Today marks the anniversary of the DAO fork, a fissure that occurred when influential Ethereum leaders decided to bail out a smart contract after losing $60 million. Ethereum Classic is the minority chain that was left in its wake.

People often forget that Ethereum Classic exists. That’s okay — At this stage, low visibility is a good thing. Smart contracts have the technological maturity of Bitcoin circa 2010, which is not very mature at all. There are a million ways to lose your life savings, and nothing gets regulators moving faster than a critical mass of humans who hurt themselves.

While Ethereum struggles to contain its Eternal September, Ethereum Classic developers are hard at work on a lot of cool things. Toiling in obscurity is a blessing. When September eventually sets in, we’ll be ready for whatever they throw at us.

Happy Birthday Ethereum Classic!

Getting Access to the Old Boys’ Club

If you’re not winning, life will always seem horribly unfair. Women and minorities complain that the tech industry is an impenetrable animal house. Others complain about losing job opportunities to H-1B workers and diversity hires. But nothing seems more unjust than the venture capital industry, a circular institution that advertises meritocracy while celebrating a bunch of bros funding bros.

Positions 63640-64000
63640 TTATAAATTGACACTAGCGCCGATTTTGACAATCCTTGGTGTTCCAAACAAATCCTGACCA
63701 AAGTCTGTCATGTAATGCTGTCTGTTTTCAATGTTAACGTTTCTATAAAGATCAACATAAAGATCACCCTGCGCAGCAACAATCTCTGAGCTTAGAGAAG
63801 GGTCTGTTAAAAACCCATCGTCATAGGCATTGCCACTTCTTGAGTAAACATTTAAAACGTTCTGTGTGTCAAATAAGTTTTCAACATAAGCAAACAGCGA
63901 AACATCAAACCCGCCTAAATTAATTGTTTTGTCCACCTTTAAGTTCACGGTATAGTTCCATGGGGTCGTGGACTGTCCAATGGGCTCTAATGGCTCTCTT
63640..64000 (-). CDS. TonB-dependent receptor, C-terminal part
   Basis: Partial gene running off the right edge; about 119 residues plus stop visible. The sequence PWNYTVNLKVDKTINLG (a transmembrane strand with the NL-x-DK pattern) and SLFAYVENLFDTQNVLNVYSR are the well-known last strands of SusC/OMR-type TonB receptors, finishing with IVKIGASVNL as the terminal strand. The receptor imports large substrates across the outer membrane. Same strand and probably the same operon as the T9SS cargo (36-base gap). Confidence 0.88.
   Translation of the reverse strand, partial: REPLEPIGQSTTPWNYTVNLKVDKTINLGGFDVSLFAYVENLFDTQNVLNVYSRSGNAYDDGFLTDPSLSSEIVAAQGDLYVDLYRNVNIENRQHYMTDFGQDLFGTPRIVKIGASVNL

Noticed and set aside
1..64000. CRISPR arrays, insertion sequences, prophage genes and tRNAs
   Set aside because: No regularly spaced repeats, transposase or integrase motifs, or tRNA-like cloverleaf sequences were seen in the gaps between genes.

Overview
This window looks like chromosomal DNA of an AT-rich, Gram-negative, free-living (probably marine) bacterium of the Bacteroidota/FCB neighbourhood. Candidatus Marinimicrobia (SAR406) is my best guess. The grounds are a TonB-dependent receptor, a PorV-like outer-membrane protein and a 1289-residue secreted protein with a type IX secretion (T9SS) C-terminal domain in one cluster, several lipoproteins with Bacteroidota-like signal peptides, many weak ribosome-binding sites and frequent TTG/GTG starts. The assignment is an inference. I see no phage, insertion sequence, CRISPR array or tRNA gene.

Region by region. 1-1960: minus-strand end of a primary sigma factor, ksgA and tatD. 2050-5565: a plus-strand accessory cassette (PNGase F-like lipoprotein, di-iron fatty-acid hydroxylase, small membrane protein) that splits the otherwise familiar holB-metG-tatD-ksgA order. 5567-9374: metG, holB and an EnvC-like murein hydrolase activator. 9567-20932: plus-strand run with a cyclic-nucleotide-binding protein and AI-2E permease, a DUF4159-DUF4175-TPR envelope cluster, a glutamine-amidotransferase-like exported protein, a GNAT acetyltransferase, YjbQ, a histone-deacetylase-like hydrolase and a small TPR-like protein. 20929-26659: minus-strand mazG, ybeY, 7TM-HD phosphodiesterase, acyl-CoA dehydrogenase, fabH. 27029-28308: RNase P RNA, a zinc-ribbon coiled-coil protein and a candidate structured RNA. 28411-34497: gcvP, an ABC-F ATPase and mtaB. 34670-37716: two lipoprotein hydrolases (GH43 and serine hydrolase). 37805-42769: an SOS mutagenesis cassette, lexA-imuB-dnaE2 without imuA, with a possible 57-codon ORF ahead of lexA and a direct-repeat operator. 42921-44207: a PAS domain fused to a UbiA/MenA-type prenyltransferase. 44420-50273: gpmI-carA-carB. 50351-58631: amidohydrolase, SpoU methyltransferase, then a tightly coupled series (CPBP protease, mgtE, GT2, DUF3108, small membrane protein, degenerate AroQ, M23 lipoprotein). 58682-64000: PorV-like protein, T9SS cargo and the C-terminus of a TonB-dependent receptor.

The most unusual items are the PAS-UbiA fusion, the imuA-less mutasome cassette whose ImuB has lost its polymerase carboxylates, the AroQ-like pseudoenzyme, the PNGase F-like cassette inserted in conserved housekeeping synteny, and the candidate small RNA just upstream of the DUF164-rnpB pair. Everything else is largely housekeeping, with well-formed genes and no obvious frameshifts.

Silicon Valley is indeed insular and unfair. But hey, so is the whole rest of the world. The industry-disrupters of tomorrow should be the last ones demanding kid-glove treatment.

Here’s venture capitalist Mark Suster on getting access to the Old Boys’ club:

It may sound harsh but in reality I think it’s true. If you can’t get a warm introduction to a VC then how on Earth are you going to break down the doors to get to the VP of Sales, Biz Dev or Marketing in the organization that you’re looking to sell your products to to or develop partnerships with?

If you’re not assertive and creative enough to get through a VC’s doors then how are you going to get the most sought after journalists to write your stories or the most skeptical buyers to part with their hard-earned cash?

I might add: If you can’t tell an inappropriate investor to take a hike, how are you going to fire underperforming employees? If you can’t speak up about sexual harassment (until years later) for fear of retaliation, how are you going to defend your company against a media hatchet job?

There’s a saying in the industry, Outcomes are Binary. Either you’re building a billion-dollar company or you’re not. If you’re not building a billion-dollar company, you have the wrong business model for venture capital.